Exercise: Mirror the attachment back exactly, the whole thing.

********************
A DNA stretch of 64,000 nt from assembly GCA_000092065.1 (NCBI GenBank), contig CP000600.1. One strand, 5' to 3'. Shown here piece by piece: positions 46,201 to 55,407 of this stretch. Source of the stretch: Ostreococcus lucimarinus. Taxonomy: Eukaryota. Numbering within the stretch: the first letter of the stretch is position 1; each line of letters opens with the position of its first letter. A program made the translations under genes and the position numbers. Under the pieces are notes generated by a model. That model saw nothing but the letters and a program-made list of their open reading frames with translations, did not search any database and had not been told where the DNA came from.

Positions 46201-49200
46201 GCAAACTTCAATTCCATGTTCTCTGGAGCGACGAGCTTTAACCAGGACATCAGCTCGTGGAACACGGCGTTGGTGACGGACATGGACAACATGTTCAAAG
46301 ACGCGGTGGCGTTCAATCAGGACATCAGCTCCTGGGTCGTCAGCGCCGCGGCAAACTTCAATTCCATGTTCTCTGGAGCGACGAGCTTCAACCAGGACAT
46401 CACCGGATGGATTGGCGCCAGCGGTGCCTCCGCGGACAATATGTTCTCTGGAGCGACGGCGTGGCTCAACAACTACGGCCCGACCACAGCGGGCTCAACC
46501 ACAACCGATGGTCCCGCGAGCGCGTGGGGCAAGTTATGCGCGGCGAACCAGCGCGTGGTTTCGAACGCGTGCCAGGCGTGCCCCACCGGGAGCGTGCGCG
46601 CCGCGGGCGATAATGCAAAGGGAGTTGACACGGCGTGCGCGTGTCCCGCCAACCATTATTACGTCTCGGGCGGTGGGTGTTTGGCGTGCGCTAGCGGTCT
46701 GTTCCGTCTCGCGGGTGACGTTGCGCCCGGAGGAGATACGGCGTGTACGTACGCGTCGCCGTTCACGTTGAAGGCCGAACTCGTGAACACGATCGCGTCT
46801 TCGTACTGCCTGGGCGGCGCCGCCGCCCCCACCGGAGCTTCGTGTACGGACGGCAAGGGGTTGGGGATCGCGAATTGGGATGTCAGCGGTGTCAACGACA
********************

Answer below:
A DNA stretch of 64,000 nt from assembly GCA_000092065.1 (NCBI GenBank), contig CP000600.1. One strand, 5' to 3'. Shown here piece by piece: positions 46,201 to 55,407 of this stretch. Source of the stretch: Ostreococcus lucimarinus. Taxonomy: Eukaryota. Numbering within the stretch: the first letter of the stretch is position 1; each line of letters opens with the position of its first letter. A program made the translations under genes and the position numbers. Under the pieces are notes generated by a model. That model saw nothing but the letters and a program-made list of their open reading frames with translations, did not search any database and had not been told where the DNA came from.

Positions 46201-49200
46201 GCAAACTTCAATTCCATGTTCTCTGGAGCGACGAGCTTTAACCAGGACATCAGCTCGTGGAACACGGCGTTGGTGACGGACATGGACAACATGTTCAAAG
46301 ACGCGGTGGCGTTCAATCAGGACATCAGCTCCTGGGTCGTCAGCGCCGCGGCAAACTTCAATTCCATGTTCTCTGGAGCGACGAGCTTCAACCAGGACAT
46401 CACCGGATGGATTGGCGCCAGCGGTGCCTCCGCGGACAATATGTTCTCTGGAGCGACGGCGTGGCTCAACAACTACGGCCCGACCACAGCGGGCTCAACC
46501 ACAACCGATGGTCCCGCGAGCGCGTGGGGCAAGTTATGCGCGGCGAACCAGCGCGTGGTTTCGAACGCGTGCCAGGCGTGCCCCACCGGGAGCGTGCGCG
46601 CCGCGGGCGATAATGCAAAGGGAGTTGACACGGCGTGCGCGTGTCCCGCCAACCATTATTACGTCTCGGGCGGTGGGTGTTTGGCGTGCGCTAGCGGTCT
46701 GTTCCGTCTCGCGGGTGACGTTGCGCCCGGAGGAGATACGGCGTGTACGTACGCGTCGCCGTTCACGTTGAAGGCCGAACTCGTGAACACGATCGCGTCT
46801 TCGTACTGCCTGGGCGGCGCCGCCGCCCCCACCGGAGCTTCGTGTACGGACGGCAAGGGGTTGGGGATCGCGAATTGGGATGTCAGCGGTGTCAACGACA